* Florida law allows early recovery of nuclear costs
* FPL says Turkey Point expansion still cost-effective
* Crystal River concessions offset Duke’s recovery charges
HOUSTON, Nov 29 (Reuters) - Florida regulators this week approved requests from the state’s two largest utilities to charge customers $540 million to boost nuclear generation in the state - $417 million to increase output at existing reactors and $123 million tied to new reactors that won’t come online for a decade or more.
The Florida Public Service Commission (PSC) approved separate requests by NextEra Energy’s Florida Power & Light, the state’s largest utility, for $397 million in extra revenue to pay for increased output, called “uprates,” at three reactors and to develop two new reactors.
The PSC also voted to allow Duke Energy’s Progress Energy Florida, the state’s second-largest utility, to charge an additional $143 million t o recover its nuclear costs, including $102.7 million for Progress’ two new proposed reactors.
The commission’s action may mean higher bills next year for FPL customers, while bills for Progress’ customers are likely to fall due to concessions related to Duke’s damaged Crystal River nuclear reactor, according to the commission.
Florida is one of a handful of U.S. states with laws that encourage new nuclear plants by allowing utilities to recover certain costs ahead of plants coming online since nuclear licensing and construction can take many years.
Florida’s 2006 law also lets utilities recover early costs to expand output at existing reactors.
Costly nuclear plants, however, now face stiff competition from natural gas-fired plants which have become more economical as record gas production has cut the fuel’s price outlook and historic volatility. Lower growth in U.S. power demand and safety concerns after the Fukushima nuclear disaster in Japan have also reduced industry expectations for new U.S. reactors.
An environmental group challenging Florida’s law allowing early nuclear cost recovery criticized the commission’s actions and labeled the costs a “nuclear tax” for p o wer supply that may never be built.
Stephen Smith, executive director of the Southern Alliance for Clean Energy, said the commission’s acceptance of P SC s taff recommendations is “an unfortunate trend of rubber-stamping that we have seen year after year in spite of major obstacles and pitfalls that have made new reactor proposals in Florida less and less feasible.”
Most of the amount the PSC approved for Florida Power & Light’s (FPL) 4.6 million customers will pay for work to boost the output at the utility’s existing nuclear plants by an estimated 526 to 536 megawatts.
The PSC approved an additional $246 million revenue to pay for uprates completed at three reactors: two at the St. Lucie plant on Hutchinson Island, 110 miles (177 km) north of Miami; and one unit at the Turkey Point nuclear station in Florida City, 25 miles south of Miami. Work is ongoing to add capacity at Turkey Point 4.
The increase translates into an extra $2.59 in base rates per 1,000 kilowatt-hours of electric use on FPL monthly bills next year, regulators said in a release.
Overall, FPL pegged the cost of adding the 500-plus MW at between $2.95 billion and $3.15 billion, or more than $5,500 per kilowatt.
The high capital costs for the nuclear uprate will be offset over the years by lower fuel costs. FPL customers will save $114 million in fuel costs in the first year and $3.8 billion over the life of the plants due to the increased output, said commissioner Eduardo Balbis.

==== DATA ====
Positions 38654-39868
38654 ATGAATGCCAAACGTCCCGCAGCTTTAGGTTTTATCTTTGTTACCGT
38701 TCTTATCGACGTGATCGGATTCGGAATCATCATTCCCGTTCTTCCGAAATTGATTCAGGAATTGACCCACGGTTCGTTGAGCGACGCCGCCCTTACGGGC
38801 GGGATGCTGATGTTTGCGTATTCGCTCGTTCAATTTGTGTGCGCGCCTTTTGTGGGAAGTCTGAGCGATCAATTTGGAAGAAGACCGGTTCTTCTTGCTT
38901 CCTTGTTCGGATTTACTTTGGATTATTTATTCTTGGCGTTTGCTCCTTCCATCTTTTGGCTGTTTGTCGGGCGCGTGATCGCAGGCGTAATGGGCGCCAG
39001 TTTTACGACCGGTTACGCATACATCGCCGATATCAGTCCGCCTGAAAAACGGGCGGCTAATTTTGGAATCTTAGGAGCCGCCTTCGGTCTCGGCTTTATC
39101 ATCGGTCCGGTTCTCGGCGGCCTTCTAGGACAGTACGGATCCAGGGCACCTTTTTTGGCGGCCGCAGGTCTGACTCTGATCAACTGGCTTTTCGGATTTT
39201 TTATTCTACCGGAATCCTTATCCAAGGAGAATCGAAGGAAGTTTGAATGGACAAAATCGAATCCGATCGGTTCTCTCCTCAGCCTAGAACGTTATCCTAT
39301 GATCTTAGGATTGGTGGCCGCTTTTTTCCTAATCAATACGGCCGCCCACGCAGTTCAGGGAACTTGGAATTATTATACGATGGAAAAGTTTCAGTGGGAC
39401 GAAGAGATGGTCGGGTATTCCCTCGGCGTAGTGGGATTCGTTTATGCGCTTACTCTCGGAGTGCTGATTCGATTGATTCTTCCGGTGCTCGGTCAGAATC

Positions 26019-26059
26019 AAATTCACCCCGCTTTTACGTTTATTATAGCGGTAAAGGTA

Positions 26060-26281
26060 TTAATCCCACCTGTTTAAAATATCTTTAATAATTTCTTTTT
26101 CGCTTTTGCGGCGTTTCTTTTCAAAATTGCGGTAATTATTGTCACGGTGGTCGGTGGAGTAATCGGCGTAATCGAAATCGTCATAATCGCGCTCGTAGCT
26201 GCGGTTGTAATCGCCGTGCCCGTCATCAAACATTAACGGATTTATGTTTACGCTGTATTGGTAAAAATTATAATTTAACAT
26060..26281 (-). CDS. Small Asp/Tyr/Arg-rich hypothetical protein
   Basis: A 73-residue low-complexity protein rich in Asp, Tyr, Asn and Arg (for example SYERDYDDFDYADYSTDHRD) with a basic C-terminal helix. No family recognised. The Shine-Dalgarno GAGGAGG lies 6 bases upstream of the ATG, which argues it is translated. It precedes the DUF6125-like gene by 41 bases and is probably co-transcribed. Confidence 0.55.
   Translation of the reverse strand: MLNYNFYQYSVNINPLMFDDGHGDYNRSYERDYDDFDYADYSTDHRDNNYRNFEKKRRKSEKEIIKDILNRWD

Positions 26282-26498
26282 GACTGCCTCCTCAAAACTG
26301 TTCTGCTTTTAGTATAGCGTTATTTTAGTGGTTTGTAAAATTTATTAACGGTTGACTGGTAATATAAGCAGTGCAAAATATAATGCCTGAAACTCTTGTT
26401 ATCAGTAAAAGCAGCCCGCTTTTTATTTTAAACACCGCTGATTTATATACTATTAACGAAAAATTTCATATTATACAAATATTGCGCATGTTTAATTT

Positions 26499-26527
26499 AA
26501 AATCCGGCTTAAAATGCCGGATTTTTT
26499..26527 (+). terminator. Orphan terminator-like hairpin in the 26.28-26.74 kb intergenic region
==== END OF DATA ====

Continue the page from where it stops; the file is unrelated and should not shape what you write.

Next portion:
“Customers can start realizing these benefits,” said Balbis. “This is something we need to applaud.”
In addition, the commission approved FPL’s request to recover $151.5 million under the 2006 nuclear cost recovery statute. That includes $131 million for the uprate work and $20.3 million for development of two new reactors at Turkey Point.
That translates into $1.65 per month for each 1,000 kwh used by FPL customers, a utility spokesman said, 55 cents below the current charge. While the two nuclear related charges total $4.28 per 1,000 kwh, other pending PSC rate action may mean FPL bills rise by less than that amount in mid-2013.
In filings, FPL said its plan to build Turkey Point Units 6 and 7, totaling 2,200 megawatts, will cost between $12.8 billion and $18.7 billion. Completion of the units could occur in 2022 and 2023, the company said.
FPL told regulators the new Turkey Point reactors remain cost-effective compared to gas-fired generation despite falling gas prices. However, PSC staff noted that the nuclear project might not be economical if capital costs “approach” FPL’s high estimate of $5,200 per kw and gas prices remain low.
At Duke’s Progress Florida unit which has 1.6 million customers, the PSC approved a nuclear recovery increase of $143 million. That includes $102.7 million for Progress’ two proposed reactors in Levy County and $40 million to expand output at the Crystal River 3 reactor in Citrus County, even though it has been shut since 2009 due to a series of cracks found in the containment building walls.
Duke executives have not decided whether to repair or retire the Crystal River plant due to the extensive damage.
The nuclear costs translate into a $4.79 per 1,000 kwh per month increase for Progress Florida customers, but the amount was more than offset by other regulatory action to include potential insurance proceeds covering lost output from Crystal River, deferral of some uprate costs and overall cheaper gas.
The latest estimate to build the 2,200-MW Levy station is $24.1 billion, with startup dates in 2024 and 2025, according to Progress filings.